My mother gave me her old food mill last year; it has come in surprisingly handy. In this recipe, the apples are put through the mill, core, peel and all.
- I changed up the custard ingredients just a bit, using boiled apple cider from King Arthur - a very intense apple syrup - instead of vanilla, and palm sugar for a sweetener. Also, I was out of milk, so used a combination of cream and buttermilk.
This was the apple after being cooked, milled, and combined with sugar and spices. The next step was more cooking/thickening.
- Although dried fruit is pretty common in bread puddings I've known and loved, I've never heard of a bread pudding with fresh fruit. Dorie includes caramelized apples in this recipe, which I made with Honeycrisp apple and granulated maple sugar.
- When I assembled the bread pudding the slices of bread were too thick to layer and too delicate to handle much without crumbling. I just spread apple butter on the bread, tucked the caramelized apples around as best I could and poured custard into the dish until it looked "right". There was a lot of custard left over. Consequently my bread pudding had a higher proportion of apples because I didn't use all of the custard and I didn't have a ton of bread.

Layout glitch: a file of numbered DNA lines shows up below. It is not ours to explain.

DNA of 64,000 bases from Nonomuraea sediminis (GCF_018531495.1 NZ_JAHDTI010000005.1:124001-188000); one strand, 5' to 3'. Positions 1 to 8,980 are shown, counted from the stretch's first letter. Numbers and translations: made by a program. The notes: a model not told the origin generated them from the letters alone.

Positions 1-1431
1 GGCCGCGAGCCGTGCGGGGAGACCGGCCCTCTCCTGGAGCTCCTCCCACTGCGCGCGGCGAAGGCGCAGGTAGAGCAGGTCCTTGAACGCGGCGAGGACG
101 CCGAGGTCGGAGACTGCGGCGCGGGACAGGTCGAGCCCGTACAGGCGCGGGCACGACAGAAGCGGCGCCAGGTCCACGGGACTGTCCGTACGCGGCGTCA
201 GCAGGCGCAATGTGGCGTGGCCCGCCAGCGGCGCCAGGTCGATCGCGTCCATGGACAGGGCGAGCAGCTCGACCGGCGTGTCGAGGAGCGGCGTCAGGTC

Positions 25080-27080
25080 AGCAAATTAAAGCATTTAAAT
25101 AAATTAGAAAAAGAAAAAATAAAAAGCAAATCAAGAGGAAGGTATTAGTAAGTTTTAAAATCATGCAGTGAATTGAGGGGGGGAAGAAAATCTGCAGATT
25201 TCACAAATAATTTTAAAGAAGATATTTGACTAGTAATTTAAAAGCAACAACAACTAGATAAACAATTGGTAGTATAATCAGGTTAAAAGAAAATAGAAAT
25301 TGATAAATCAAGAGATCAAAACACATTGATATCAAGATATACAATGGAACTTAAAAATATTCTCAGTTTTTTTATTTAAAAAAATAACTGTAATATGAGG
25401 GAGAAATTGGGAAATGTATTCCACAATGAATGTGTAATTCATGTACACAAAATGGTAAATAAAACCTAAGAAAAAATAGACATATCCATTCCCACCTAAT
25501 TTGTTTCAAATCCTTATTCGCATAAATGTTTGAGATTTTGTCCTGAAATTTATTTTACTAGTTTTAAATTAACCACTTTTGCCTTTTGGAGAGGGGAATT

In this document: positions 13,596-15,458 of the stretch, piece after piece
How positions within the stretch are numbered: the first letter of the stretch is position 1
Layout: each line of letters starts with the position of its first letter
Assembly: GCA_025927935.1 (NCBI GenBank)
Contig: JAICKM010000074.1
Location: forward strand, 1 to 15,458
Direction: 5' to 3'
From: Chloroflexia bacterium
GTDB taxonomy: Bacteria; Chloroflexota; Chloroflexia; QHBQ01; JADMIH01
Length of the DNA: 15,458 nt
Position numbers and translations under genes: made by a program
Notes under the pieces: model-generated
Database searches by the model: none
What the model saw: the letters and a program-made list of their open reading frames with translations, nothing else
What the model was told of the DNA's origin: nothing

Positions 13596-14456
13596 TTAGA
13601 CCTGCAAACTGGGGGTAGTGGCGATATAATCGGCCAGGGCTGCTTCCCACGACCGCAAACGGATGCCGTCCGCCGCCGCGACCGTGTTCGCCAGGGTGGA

Some of the apple-y bread pudding elements:
top, apple butter,
bottom, left, oatmeal breakfast bread with apples and currants,
bottom, right, caramelized apples with their buttery juices
- I popped the pudding into its water bath in the oven without giving it any soak time. I baked it until the custard was set.
- Dorie lists an optional glaze for the top of the pudding, using apple jelly boiled with water. I could not resist an easy opportunity to add another form of apple to my pudding, so that's why it is so shiny in the pictures.
- I served the warm bread pudding with leftover burnt sugar ice cream, and drizzled it all with some more of the King Arthur boiled cider syrup.
An apple jelly glaze made the pudding nice and shiny!
Bread pudding haters are legion, and I'm not sure that my pudding will convince any of them to change their views. As I look at the pictures, everything looks messy and smooshed-together, and really, it was that way. But a spoonful of this mishmash creation is Bread Pudding Heaven combined with Apple Heaven.
The caramelized fresh apples - along with the apple quick bread, apple butter, boiled apple cider and apple jelly - took this from being a typical bread pudding to something quite different and very complex. It reminded me a lot of an apple crisp, but without the crisp. It was soft but firm with a hint of spice, and the currants, nuts, and whole grains of the quick bread lent the pudding a bit of heft. All of the many elements combined together to produce a lovely effect.
This dessert was perfect when eaten warm with ice cream, but proved irresistible cold from the fridge. Thanks, Liz, for the great pick; it's the best thing to come out of my kitchen in quite a while!